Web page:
That’s why both doctors advise finding a way to deal with stress and anxiety on a regular basis. They say it will be different for different people. Maybe your favorite stress reliever is going for a run outdoors after work. Maybe it’s breathing or stretching exercises. It could be a luxurious bubble bath. The key is to find something. Many of these pain relievers have been scientifically proven to help improve IBS symptoms, such as yoga and meditation. Others still need to be investigated to confirm a connection. (Where’s the sign-up sheet for the luxurious bath study?) But both doctors say managing stress is key.

Of course, if you regularly have flare-ups after eating, just eating can be stressful. If this is your case, Dr. De Latour suggests working with a therapist in addition to a gastroenterologist, specifically an eating disorder specialist. These experts can give you tips on how to actually enjoy mealtime instead of stressing yourself out while making sure you’re getting the nutrients your body needs.

In addition to managing your stress, Dr. Singh says it’s also important to make sure you get enough sleep to manage IBS. “Altercations in the sleep cycle are another factor that can alter the microbiome,” he says. In his opinion, scientific studies have shown that some people with IBS also have a sleep disorder.

If you’re on medication, Dr. De Latour says that’s another thing to consider, as some can make IBS symptoms worse. For example, certain painkillers, cough medicines, and antidepressants can exacerbate symptoms. For this reason, she says it’s important to tell your primary care physician (or other specialists) that you have IBS before you get prescribed medication. IBS isn’t just something to discuss with an IM doc.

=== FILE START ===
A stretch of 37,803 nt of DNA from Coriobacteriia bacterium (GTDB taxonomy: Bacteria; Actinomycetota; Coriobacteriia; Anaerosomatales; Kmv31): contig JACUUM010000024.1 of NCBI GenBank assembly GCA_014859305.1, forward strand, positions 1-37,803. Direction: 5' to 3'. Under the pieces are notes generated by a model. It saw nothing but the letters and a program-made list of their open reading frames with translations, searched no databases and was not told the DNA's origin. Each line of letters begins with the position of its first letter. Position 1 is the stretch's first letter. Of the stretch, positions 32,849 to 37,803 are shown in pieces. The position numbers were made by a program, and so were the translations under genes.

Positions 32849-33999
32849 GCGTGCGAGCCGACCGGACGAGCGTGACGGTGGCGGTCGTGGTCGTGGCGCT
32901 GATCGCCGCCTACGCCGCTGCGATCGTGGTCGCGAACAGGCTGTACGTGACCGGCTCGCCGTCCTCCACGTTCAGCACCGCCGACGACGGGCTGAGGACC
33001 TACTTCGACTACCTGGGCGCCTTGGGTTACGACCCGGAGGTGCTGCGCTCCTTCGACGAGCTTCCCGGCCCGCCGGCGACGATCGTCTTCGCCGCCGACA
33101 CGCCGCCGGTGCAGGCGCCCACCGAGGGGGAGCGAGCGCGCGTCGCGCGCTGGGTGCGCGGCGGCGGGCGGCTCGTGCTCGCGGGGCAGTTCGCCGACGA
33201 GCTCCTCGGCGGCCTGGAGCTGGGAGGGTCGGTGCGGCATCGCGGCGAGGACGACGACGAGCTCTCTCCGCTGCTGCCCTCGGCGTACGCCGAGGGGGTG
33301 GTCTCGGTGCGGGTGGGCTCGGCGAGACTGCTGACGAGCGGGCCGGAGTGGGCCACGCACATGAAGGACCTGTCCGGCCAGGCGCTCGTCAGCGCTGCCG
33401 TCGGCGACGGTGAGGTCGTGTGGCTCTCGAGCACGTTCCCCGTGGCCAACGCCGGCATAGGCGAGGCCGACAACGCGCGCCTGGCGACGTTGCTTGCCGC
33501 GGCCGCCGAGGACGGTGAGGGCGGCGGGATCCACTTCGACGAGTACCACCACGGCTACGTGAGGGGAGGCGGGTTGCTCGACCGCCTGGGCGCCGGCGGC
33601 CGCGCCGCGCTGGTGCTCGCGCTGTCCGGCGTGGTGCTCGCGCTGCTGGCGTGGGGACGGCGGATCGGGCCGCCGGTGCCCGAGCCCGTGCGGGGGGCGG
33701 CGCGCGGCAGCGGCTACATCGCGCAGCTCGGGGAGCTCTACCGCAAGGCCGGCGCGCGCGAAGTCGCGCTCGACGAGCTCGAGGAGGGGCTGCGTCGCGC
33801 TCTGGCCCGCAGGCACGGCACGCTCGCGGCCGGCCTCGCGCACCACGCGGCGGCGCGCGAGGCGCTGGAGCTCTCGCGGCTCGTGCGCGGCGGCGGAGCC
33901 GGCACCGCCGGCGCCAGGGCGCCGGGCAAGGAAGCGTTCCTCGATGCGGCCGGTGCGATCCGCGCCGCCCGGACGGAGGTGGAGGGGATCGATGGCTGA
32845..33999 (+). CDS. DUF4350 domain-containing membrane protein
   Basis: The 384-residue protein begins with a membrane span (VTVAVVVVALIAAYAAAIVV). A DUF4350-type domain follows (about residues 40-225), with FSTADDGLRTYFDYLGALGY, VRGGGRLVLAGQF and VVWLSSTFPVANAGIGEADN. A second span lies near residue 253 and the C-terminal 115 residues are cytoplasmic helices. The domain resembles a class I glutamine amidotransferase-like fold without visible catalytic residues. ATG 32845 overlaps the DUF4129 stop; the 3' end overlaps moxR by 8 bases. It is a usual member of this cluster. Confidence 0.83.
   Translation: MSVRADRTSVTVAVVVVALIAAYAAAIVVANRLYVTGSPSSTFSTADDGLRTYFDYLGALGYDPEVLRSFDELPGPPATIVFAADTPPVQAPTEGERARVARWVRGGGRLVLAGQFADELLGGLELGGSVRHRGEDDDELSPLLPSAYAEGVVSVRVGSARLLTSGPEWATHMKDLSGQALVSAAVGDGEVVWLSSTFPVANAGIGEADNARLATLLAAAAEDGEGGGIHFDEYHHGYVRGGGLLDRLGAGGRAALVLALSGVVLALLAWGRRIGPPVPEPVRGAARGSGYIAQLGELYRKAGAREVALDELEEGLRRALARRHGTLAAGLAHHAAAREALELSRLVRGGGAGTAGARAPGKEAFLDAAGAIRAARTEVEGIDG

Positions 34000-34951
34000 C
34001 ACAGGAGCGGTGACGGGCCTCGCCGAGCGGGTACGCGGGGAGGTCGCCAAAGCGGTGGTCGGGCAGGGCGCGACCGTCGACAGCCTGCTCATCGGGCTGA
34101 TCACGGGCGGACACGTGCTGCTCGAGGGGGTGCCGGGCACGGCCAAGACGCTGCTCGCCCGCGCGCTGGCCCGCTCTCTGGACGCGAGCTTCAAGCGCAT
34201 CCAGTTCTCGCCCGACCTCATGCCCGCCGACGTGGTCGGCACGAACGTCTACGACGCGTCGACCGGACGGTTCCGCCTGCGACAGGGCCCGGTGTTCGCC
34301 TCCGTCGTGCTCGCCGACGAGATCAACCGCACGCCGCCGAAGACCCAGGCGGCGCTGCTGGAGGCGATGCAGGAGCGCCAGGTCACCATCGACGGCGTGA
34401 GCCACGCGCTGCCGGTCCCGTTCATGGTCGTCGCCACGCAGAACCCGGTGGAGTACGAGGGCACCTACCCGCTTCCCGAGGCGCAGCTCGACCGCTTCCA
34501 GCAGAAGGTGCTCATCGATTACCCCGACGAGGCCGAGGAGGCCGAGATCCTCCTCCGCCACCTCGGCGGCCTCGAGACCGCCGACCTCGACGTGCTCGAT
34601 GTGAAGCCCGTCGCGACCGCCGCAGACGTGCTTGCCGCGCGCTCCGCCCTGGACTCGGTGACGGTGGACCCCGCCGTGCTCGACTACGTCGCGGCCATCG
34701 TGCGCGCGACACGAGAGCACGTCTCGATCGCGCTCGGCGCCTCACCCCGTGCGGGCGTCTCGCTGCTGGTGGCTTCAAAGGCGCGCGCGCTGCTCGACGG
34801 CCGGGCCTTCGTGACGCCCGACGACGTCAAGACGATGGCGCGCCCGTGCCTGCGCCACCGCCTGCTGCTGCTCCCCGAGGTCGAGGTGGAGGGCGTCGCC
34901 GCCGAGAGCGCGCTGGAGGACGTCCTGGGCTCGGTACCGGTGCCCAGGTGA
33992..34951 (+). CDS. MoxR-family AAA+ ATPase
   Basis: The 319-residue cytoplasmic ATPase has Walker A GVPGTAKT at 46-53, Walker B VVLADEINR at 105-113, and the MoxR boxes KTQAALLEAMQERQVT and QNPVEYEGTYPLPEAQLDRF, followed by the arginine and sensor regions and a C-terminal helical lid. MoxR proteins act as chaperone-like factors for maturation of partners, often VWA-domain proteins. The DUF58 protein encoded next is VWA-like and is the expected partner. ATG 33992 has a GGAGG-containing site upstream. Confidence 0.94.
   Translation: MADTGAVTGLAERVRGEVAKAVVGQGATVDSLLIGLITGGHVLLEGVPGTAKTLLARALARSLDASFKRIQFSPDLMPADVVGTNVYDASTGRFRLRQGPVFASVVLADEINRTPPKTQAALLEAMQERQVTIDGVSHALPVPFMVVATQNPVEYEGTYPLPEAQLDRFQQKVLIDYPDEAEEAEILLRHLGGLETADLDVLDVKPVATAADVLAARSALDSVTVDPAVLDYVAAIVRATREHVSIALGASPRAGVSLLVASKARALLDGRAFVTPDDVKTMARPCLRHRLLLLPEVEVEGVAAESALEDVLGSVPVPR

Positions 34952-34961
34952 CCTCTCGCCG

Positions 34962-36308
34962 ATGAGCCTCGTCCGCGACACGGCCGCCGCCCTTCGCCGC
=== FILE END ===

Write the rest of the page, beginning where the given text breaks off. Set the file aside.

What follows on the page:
So what about food? Does he still play a role in the management of ICS? Both doctors say yes, but not the only role. “The low FODMAP diet is not meant to be followed by someone indefinitely, as it excludes a lot of healthy foods, so I work with patients by very slowly reintroducing FODMAP foods, having them follow the way the different subgroups make them feel.” said Dr. Singh.

What is clear is that taking care of your gut goes beyond diet; you also need to take care of your mental health. It’s the only way to stop IBS from getting in the way of you living your best life. The most encouraging news of all is that he can be managed. It just requires a little more personal care, and it’s something that anyone can benefit from.

Oh hi! You sound like someone who loves free workouts, discounts on top wellness brands, and exclusive Well+Good content. Join Well+, our online community of wellness insiders, and unlock your rewards instantly.

]]>